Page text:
The independent London newspaper

Is life so cheap on our roads?

16 June, 2017

• A JUDGE’S sympathy for a young driver deserves greater scrutiny.

We are told that a judge postponed his sentencing so that a university student can complete his degree. The youngster had overtaken at speed and failed to brake, killing a pedestrian on a crossing in Isleworth.

“I do not want to impact upon his getting a proper degree,” the judge is quoted as saying. He had earlier reduced his crime from dangerous to careless driving, which carries a lesser punishment and which begs the question of what more the lad could have done for his driving to be legally labelled as dangerous.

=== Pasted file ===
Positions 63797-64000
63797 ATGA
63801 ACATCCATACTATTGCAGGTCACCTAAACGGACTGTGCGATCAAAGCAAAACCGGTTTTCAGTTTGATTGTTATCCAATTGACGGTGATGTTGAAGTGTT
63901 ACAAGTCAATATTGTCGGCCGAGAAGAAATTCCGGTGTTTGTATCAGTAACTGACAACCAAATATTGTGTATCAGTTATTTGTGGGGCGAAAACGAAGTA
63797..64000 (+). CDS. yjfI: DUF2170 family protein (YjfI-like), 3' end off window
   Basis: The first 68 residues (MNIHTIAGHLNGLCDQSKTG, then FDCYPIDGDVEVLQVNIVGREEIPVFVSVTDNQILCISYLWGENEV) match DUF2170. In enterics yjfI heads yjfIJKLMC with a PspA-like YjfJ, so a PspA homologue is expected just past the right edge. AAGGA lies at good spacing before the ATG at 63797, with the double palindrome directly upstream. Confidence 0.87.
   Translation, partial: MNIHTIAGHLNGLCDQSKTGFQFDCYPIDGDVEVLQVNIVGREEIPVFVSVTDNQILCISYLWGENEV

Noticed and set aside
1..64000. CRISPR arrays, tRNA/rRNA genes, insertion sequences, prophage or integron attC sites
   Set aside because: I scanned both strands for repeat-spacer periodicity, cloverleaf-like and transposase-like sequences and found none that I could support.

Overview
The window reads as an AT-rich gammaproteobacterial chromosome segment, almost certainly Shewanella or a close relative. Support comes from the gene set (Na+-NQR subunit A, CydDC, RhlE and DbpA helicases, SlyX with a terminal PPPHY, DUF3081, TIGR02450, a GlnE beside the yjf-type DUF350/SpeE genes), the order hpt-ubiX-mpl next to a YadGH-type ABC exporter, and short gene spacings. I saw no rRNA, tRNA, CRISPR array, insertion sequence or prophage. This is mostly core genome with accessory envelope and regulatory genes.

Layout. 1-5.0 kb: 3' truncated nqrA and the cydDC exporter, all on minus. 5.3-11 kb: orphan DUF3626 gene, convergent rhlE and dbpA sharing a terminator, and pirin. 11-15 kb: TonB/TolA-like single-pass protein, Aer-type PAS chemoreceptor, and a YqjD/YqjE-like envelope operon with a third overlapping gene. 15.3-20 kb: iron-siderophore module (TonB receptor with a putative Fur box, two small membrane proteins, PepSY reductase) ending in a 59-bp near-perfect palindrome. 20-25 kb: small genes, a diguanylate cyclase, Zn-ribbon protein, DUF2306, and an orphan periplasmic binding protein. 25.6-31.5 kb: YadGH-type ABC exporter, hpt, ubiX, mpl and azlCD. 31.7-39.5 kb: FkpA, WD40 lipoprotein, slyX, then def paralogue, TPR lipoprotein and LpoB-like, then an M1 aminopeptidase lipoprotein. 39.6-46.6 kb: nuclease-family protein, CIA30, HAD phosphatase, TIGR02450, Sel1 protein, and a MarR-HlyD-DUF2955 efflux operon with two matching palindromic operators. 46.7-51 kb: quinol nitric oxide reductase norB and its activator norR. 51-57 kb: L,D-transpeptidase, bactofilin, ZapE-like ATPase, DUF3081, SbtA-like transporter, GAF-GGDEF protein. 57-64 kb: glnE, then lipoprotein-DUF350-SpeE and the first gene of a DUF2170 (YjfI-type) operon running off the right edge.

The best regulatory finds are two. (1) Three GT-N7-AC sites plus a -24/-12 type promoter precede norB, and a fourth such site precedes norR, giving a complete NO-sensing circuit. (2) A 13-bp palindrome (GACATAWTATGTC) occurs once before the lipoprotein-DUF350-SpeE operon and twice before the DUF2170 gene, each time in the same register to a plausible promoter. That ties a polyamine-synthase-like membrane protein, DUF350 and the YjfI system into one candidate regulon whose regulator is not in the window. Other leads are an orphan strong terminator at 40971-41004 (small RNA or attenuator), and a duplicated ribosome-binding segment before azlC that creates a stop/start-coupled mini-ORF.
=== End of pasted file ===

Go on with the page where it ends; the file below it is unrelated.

Does anybody really believe that hurtling a pedestrian 45 metres is mere carelessness? And is impacting upon an adolescent’s career more important than impacting upon an innocent’s life?

The seriousness of this case can be so easily lost in a haze of unanswered questions and fumes.

Our current motoring laws seem less about true justice and more about getting convicted drivers back on the roads again as soon as possible. It will therefore be most interesting to learn what sentence this youth eventually receives; also how the judge will justify it.



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